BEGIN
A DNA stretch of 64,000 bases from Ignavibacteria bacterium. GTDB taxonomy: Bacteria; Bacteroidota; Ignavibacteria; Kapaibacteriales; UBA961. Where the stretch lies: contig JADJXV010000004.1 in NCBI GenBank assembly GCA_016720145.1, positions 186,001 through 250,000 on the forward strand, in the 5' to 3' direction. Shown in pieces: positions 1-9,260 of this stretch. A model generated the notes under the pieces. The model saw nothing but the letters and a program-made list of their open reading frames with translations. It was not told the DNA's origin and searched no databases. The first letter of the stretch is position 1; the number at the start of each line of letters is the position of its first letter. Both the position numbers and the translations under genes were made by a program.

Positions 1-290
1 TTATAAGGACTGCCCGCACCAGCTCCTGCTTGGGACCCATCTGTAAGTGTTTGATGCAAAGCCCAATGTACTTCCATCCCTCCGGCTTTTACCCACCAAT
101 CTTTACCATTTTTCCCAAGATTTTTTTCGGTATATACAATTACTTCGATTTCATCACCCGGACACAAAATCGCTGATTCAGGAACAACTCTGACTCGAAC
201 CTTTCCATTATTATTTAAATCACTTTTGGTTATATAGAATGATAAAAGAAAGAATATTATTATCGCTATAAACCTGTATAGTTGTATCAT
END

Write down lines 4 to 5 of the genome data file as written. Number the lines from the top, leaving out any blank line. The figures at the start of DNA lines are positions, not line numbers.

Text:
101 CTTTACCATTTTTCCCAAGATTTTTTTCGGTATATACAATTACTTCGATTTCATCACCCGGACACAAAATCGCTGATTCAGGAACAACTCTGACTCGAAC
201 CTTTCCATTATTATTTAAATCACTTTTGGTTATATAGAATGATAAAAGAAAGAATATTATTATCGCTATAAACCTGTATAGTTGTATCAT